One for the home team – British plays or London import productions have won best play honors five out of six times since 2006. This year the heavyweight contenders are both breakthrough American works, Jon Robin Baitz’s Other Desert Cities, about political and personal divisions within a California family; and Bruce Norris’ Clybourne Park, which riffs on a situation from A Raisin in the Sun to ponder questions of race and real estate over a half-century’s distance. Both plays were critical darlings and have been neck and neck in Tony prognostications. But being the more recent opener and having already secured the imprimatur of a Pulitzer Prize, Clybourne perhaps has the edge.
Big haul for Salesman? – While there’s support for Gore Vidal’s The Best Man, one of the safest bets this year is the play revival Tony for Arthur Miller’s Death of a Salesman. The production recently closed its hit limited engagement by breaking the house record at the Ethel Barrymore Theatre for the eighth time. The question is how many trophies will it take? It’s hard to imagine Mike Nichols not walking away with directing honors, which would be his eighth win. And while he has strong competition from the inspired clowning of James Corden in One Man, Two Guvnors, Philip Seymour Hoffman is out in front for lead actor. With other possible wins among the show’s seven nominations, this could be another major night for producer Scott Rudin, who cleaned up last year with The Book of Mormon.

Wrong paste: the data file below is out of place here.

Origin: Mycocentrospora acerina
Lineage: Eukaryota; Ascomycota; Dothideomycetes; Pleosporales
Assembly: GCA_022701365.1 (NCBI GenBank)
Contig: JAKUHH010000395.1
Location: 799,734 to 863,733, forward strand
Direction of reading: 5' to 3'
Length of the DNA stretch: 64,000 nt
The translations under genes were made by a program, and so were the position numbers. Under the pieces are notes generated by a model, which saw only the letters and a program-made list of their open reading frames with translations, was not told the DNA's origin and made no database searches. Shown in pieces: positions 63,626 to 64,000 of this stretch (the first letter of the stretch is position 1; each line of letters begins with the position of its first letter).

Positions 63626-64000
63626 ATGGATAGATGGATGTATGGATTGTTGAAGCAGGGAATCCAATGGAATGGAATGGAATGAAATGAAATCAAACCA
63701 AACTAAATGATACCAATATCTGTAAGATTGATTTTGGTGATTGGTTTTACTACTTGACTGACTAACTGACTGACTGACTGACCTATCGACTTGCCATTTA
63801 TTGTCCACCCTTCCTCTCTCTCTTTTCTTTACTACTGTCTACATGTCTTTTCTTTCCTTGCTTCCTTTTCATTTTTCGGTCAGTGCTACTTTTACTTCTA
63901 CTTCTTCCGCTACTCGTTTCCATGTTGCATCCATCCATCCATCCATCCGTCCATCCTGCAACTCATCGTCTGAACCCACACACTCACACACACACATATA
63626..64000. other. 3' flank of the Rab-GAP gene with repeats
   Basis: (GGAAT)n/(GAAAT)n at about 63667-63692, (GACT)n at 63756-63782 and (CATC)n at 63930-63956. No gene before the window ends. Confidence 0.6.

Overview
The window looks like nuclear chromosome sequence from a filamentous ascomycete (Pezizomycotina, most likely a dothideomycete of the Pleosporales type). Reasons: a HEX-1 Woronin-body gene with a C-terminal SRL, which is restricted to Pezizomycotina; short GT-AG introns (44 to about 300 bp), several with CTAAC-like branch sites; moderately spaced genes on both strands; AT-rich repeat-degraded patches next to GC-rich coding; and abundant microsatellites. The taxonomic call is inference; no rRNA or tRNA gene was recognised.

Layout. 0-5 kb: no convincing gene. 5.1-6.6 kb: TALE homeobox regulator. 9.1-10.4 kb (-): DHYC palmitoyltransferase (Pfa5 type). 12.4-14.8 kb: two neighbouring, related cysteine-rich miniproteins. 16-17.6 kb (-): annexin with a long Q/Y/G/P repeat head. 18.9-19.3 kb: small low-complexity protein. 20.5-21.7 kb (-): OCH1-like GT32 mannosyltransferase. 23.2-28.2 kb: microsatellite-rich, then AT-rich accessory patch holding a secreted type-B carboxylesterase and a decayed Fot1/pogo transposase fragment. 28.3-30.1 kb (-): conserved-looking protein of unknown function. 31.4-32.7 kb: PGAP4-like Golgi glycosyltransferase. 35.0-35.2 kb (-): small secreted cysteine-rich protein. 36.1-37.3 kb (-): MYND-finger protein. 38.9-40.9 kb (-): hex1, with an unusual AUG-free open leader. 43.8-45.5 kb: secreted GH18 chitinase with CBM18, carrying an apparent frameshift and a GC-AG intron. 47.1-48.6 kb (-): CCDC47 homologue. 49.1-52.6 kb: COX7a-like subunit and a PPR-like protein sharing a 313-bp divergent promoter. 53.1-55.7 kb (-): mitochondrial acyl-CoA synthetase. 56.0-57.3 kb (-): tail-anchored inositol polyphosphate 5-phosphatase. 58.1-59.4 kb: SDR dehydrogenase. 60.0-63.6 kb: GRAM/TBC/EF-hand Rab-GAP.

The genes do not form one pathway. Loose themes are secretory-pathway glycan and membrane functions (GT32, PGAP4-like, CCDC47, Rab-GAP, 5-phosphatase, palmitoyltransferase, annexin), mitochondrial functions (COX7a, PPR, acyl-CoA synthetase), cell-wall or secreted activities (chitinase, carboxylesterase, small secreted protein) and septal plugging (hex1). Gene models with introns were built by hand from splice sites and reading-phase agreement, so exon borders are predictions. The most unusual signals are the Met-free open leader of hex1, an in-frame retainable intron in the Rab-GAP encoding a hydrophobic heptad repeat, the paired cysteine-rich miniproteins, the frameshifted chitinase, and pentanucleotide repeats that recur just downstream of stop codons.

Sondheim or Gershwin? – When it was first announced that director Diane Paulus and adapter Susan-Lori Parks were planning a major overhaul of the original libretto to Porgy and Bess, Stephen Sondheim’s indignant protest shone an unflattering spotlight that tarnished the production before anyone had seen it. Now with a mighty ten nominations in its corner, the Gershwin classic is up against Sondheim and James Goldman’s 1971 Follies for musical revival. But the divisive impact of some of Paulus and Co.’s modifications to the score stacks the odds against a win. And a victory for Follies would help soothe musical pundits’ lingering sense of injustice over its failure to nab the top prize 40 years ago.